“We can't be everything to everyone, and we can't do all of it. So we are actually trying to embrace the ability of proximity, kind of getting some halo factor effects of developments of like the North Point conversion, so say we are in the greater footprint of that,” Mani said. “We're going to be a partner and benefit from the mixed-use assets that are coming closer to sort of the traditional set-back office parks that have kind of been in demand for the past 20-plus years, but not so much anymore.”
In a metro area that sprawled in previous decades, panelists say people now are wanting to stick closer to home and spend less time on the roads, which is putting offices in walkable mixed-use campuses and revitalized suburban downtowns at a competitive advantage.
“We either try to build city centers or be in them right now,” Demetrops said.
The underlying strengths of the city of Johns Creek demographics are going to likely drive the success of Toro's State Farm redo project, Kelley said. The average median household income in Johns Creek was more than $125,800 in 2020, more than double the median household income in Metro Atlanta in the same period, according to U.S. census data.
“Avalon is a huge regional draw. Our project in Johns Creek is more focused on the immediate surrounding community,” Kelley said, calling the project a “third place” for households in the city, just behind where people work and where people live.
“Your third place is the place you choose to spend your time to make memories and that could be the country club or the Little League park. But you're seeing it in all these town centers that are coming around in Atlanta that people are choosing to spend their time there,” he said. “We don't focus on driving sales. We focus on driving dwell time. We know that if people spend time on our property, that will translate to sales.”
New mixed-use projects also need to be curated to meet the local community's desires, said Cassie King, the senior director of design and placemaking with Trademark Property Co., the firm leading North Point Mall's $500M transformation, which received tacit approval earlier this month from Alpharetta's Planning Commission.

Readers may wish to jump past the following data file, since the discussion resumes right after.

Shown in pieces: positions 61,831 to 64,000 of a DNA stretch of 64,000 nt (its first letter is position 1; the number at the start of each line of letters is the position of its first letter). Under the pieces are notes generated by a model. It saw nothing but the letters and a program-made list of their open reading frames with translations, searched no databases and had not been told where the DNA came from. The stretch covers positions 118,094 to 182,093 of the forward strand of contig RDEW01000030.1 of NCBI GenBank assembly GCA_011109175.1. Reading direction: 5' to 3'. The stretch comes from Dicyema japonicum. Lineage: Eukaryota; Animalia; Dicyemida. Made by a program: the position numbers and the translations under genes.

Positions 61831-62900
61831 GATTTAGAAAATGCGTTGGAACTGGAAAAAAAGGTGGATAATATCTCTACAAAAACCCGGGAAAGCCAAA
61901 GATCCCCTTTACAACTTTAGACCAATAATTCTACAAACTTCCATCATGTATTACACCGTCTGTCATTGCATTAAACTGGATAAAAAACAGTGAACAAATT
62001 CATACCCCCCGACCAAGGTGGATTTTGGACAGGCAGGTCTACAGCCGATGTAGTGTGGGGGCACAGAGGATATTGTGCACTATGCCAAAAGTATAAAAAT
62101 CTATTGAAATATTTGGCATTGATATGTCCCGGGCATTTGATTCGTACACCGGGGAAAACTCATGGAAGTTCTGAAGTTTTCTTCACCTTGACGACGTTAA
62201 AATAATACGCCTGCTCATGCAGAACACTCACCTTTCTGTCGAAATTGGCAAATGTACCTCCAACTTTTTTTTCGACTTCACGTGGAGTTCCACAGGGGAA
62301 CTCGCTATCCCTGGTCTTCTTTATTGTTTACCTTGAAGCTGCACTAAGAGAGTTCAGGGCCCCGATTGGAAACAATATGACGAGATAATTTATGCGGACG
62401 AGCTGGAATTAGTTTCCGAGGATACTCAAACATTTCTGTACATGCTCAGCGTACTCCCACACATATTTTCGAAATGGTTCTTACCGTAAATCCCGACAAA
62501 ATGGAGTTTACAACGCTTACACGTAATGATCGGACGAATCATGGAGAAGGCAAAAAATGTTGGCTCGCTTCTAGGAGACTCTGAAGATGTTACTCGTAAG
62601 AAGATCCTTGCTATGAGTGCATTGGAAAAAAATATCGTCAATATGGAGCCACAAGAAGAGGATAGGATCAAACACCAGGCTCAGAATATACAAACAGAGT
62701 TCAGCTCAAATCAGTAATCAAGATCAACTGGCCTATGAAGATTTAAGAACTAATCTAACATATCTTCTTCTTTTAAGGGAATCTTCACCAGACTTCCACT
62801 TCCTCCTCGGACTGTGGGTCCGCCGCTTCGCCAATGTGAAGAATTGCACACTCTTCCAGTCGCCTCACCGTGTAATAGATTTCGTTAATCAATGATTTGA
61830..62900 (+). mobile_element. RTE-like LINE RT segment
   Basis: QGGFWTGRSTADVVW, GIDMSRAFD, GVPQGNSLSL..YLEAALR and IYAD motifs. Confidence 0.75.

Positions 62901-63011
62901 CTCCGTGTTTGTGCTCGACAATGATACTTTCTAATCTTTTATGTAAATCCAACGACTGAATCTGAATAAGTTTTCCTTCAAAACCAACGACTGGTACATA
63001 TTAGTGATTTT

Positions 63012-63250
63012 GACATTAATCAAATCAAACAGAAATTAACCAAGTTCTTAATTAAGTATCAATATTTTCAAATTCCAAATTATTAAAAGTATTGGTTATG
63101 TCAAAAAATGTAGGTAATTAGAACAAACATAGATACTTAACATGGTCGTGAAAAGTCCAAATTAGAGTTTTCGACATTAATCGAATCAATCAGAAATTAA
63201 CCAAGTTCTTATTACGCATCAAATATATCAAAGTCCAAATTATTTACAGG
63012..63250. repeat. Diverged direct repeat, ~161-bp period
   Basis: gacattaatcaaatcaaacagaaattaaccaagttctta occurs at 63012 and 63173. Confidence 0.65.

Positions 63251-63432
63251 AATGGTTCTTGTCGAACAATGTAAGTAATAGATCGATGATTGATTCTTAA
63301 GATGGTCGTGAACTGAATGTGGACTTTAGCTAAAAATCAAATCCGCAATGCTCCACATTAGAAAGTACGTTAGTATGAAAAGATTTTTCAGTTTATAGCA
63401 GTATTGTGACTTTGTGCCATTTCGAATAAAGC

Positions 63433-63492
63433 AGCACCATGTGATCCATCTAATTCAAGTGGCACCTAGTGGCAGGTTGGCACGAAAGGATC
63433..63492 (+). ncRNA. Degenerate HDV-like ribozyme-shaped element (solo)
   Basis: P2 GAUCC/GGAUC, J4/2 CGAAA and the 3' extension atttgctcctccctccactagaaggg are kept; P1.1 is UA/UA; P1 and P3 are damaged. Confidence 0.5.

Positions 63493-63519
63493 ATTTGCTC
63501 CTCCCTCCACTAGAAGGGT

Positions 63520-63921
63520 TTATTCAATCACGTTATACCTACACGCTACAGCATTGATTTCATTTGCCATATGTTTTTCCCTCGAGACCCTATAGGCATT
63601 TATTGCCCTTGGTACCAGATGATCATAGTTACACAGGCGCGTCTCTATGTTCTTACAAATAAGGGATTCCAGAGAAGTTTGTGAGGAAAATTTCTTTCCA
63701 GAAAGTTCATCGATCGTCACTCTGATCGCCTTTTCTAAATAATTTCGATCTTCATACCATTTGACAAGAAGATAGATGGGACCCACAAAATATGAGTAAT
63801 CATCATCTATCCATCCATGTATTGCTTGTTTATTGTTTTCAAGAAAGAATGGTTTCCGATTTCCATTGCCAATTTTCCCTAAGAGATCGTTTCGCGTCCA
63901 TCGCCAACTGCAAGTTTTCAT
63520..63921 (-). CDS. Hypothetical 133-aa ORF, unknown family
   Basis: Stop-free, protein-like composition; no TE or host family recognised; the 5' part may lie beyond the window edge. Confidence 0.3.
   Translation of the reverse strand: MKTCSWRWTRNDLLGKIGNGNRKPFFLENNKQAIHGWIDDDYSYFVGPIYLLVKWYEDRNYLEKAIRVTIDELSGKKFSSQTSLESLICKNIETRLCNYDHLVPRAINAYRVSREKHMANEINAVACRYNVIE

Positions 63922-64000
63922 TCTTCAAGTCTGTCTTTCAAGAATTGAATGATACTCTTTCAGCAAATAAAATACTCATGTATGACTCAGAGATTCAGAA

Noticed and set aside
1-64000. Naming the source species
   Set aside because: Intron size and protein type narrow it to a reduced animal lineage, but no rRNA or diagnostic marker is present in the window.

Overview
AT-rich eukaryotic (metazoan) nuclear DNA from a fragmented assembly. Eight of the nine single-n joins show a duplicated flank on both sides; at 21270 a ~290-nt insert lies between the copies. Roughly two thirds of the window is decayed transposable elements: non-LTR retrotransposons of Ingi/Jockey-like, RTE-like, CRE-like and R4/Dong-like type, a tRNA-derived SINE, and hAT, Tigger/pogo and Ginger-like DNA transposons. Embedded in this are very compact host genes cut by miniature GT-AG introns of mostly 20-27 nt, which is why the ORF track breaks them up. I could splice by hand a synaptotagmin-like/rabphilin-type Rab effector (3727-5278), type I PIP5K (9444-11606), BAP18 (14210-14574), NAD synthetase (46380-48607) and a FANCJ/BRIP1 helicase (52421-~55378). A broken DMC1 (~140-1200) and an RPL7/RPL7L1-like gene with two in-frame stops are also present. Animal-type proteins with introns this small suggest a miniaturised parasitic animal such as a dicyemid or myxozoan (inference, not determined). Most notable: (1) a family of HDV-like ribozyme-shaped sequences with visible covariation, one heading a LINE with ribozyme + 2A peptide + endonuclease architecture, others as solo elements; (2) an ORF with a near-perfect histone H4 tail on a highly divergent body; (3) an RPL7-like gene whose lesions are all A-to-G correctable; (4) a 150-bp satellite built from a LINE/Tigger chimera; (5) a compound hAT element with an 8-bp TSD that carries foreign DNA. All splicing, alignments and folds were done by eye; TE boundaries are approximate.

Trademark is planning to raze 464K SF of the existing mall to make way for 316K SF of new retail, office and restaurant space and 19 acres of green space set in a village atmosphere, according to The Atlanta Journal-Constitution. Trademark, spearheading the project on behalf of the mall's owner, New York Life Insurance Co., also plans two phases of apartments and 286 for-sale residential units.
But some panelists cautioned that developers are at risk of overdeveloping mixed-use projects in North Fulton if two nearby projects attempt to cater to the same crowd.
“I think there is definitely a risk of oversaturation. Halcyon and Avalon are very close to each other, but they are quite different. And I think that was intentional,” Mani said. “Just slapping together kind of the latest shiny toy is not going to be the answer. Underwriting a community is important. So what works in North Fulton may not work in Buckhead.”
Demetrops said while his firm's project — called The Grove, part of Downtown Snellville's redevelopment — is considered mixed-use, the project is a collection of single-purpose buildings clustered together.
“I don't think every project needs or should be mixed-use. Most of our buildings themselves aren't mixed-use,” Demetrops said. “We've all seen examples, particularly under apartment buildings, where retail doesn't function right and doesn't perform right. Stamping mixed-use on everything, I think, is not the right answer.”